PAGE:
Zappa, as told to Barry Miles, describes Bickford: “He talks real slow – as he states in the film he has had some contact with chemical alteration of his consciousness and his speech pattern is probably related to the fact that he’s been chemically modified … For some of the more complex parts (of the film) in there he could shoot only four frames in a day. And remember 24 frames go by in a second. If it takes him one day to shoot four frames of something complicated, it’ll take him six days to shoot one second of complicated stuff. So, what you see in the film is a product of about three years’ work to give you a half hour of animation. But not all the stuff he does is complicated.” Once sequence in the animation, Zappa notes, was shot in one evening.

Cuccurullo’s intro rap at the start of the CD introduces the sole studio track on this “live” recording, the title song, which is from “Sheik Yerbouti.” It’s a fun song to get things going, but the real gems are the concert items, which start with “Titties & Beer.” This is not the same version as what appears on “Zappa in New York,” as those songs were recorded between Christmas and New Year in 1977.

This is followed by “The Black Page #2,” which is really very cool and well played. Ed Mann is outstanding on this. This transitions right into “Jones Crusher,” a rocking song that has one of the oddest lyrics in the Zappa catalogue: “The Wind can’t blow because the sky is gone.”

“Disco Boy” is one of the few direct musical commentaries Zappa made into the realm of disco. Originally from “Zoot Allures,” I’ve always like this song despite its rather shallow description of the disco scene. Granted, the disco scene was shallow, but one cannot always count on Zappa having intimate knowledge of all the topics he writes songs about; one must remember that he is, more often than not, commenting on the musical nature of his target, not the actual social scene. For example, virtually all of his songs reflecting the gay scene are focused on the leather and S&M crowd.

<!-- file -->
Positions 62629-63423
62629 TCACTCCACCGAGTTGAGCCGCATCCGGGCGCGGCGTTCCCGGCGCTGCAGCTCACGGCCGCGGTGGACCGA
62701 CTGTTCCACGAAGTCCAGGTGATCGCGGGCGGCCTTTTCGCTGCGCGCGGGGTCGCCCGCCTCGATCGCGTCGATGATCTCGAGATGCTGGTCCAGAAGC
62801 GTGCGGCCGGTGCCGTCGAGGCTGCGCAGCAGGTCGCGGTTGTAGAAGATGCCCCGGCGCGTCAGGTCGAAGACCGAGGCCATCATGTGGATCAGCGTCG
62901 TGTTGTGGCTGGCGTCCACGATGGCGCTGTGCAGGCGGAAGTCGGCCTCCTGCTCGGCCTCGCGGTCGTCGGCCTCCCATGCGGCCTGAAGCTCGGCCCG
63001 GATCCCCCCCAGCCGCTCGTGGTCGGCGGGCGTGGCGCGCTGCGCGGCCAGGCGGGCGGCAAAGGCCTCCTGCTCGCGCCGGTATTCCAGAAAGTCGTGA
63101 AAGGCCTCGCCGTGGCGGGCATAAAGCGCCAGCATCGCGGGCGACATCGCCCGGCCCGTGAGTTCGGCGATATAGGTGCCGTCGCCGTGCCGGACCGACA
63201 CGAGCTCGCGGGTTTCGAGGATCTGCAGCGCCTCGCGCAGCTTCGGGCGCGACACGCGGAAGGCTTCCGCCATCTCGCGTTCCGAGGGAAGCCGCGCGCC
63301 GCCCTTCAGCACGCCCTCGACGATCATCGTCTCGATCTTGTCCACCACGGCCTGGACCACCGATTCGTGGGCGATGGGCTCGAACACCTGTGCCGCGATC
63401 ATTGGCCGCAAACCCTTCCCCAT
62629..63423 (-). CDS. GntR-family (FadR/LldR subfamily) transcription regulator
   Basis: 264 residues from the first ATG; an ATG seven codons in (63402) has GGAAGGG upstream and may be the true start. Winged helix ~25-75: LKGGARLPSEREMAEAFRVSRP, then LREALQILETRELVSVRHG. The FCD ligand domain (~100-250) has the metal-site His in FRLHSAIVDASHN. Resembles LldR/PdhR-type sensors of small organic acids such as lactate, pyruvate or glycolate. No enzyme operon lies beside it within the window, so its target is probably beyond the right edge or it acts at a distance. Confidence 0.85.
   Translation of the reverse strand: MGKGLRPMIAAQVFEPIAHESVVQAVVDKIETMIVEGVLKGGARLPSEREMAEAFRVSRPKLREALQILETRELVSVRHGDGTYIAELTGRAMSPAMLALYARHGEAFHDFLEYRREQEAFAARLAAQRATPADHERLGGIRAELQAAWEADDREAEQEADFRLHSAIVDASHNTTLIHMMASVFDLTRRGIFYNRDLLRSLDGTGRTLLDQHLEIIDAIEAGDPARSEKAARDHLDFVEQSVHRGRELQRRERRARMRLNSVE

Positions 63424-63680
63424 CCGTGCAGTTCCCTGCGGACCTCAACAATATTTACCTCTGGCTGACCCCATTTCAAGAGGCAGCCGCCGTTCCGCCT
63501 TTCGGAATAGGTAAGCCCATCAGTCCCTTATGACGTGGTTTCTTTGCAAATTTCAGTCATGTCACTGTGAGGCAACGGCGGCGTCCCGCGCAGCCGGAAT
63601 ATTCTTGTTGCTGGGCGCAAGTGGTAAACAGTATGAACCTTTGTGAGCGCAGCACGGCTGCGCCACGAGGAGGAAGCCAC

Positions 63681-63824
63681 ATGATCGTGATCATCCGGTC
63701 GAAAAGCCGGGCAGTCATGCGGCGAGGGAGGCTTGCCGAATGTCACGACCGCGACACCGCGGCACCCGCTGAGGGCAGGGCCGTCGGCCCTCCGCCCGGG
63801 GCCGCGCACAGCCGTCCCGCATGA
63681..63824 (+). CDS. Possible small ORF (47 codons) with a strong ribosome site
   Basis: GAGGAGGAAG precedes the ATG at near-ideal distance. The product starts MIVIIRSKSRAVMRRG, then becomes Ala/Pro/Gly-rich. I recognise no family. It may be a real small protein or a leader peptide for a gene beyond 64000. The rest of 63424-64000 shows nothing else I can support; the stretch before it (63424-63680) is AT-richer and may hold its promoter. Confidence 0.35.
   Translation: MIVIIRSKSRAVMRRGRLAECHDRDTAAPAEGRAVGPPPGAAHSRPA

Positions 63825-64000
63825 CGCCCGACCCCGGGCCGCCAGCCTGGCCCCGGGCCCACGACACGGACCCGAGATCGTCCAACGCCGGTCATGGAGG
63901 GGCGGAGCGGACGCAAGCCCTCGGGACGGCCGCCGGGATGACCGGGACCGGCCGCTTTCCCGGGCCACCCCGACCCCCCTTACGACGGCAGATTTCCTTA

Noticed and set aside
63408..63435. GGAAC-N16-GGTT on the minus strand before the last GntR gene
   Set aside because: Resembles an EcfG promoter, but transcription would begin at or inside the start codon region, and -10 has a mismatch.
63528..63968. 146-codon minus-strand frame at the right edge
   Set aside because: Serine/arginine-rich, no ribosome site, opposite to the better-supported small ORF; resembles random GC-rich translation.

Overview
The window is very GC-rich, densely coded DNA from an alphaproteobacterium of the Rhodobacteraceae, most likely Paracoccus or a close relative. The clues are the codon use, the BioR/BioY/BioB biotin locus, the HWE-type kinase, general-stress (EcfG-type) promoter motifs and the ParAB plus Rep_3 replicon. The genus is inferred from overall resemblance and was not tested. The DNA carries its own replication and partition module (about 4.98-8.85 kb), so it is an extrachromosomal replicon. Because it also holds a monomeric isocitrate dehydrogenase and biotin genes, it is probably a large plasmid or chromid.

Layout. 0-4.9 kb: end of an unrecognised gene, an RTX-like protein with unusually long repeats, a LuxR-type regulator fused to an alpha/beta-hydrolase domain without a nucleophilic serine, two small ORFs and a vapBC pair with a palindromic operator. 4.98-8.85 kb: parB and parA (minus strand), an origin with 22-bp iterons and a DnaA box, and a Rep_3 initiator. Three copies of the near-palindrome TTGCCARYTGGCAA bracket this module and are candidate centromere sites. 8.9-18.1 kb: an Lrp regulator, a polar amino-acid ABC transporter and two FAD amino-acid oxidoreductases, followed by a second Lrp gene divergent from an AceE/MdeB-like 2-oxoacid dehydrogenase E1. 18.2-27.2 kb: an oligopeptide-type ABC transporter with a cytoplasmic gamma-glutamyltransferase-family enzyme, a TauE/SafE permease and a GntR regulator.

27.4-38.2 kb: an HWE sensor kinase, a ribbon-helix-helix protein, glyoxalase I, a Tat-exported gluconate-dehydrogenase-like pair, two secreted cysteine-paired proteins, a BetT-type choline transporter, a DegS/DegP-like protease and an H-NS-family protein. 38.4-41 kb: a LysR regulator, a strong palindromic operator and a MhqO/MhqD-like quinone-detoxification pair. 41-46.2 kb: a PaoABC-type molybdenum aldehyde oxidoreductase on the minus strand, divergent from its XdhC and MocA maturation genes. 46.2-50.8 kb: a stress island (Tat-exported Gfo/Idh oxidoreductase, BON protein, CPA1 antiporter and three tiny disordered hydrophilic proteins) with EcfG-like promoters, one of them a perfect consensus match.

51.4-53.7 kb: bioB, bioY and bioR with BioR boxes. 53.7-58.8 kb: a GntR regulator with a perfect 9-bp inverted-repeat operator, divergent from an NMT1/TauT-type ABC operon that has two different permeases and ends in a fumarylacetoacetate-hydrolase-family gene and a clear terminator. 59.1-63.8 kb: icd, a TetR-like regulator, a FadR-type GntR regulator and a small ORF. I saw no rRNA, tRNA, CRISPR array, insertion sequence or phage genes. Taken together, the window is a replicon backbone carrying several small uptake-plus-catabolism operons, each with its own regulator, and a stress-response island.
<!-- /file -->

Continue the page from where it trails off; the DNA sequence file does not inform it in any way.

The obligatory performance of “Dinah-Moe Humm” is hardly worth noting. While I really love the album “Over-nite Sensation,” as well as this song, I would never be disappointed at a concert if the song wasn’t played.

“Punky’s Whips” is great performance that is filled with musical variance and Terry Bozzio’s faux-Zappa vocalizations are really spot on; how ironic that he mentions Jeff Beck. And finally, we get a song with a Zappa guitar solo. A delicious solo. Listen to Bozzio’s drumming too, it’s perfectly maniacal.

Overall, I rate this recording 4.5 of five stars. Share your rating below.

Released: March 28, 1983, Barking Pumpkin Records. Recorded Oct. 28-31, 1977, The Palladium, NYC.

Track listing:

1. Intro Rap/Baby Snakes – 2:22
2. Titties & Beer – 6:13
3. The Black Page #2 – 2:50
4. Jones Crusher – 2:53
5. Disco Boy – 3:51
6. Dinah-Moe Humm – 6:37
7. Punky’s Whips – 11:29

Roy Estrada – vocals, voices
Frank Zappa – director, keyboards, vocals, guitar
Adrian Belew – vocals, guitar
Tommy Mars – keyboards, vocals
Peter Wolf – keyboards
Patrick O’Hearn – bass guitar
Terry Bozzio – drums
Ed Mann – percussion

1 comment:

Nigel said...

I don't have a rating (I'm still digesting this and lots of other Zappa records that I never got around to in previous bouts of Zappa infatuation), but I did enjoy this blog post and your tying in the history of Missing Persons.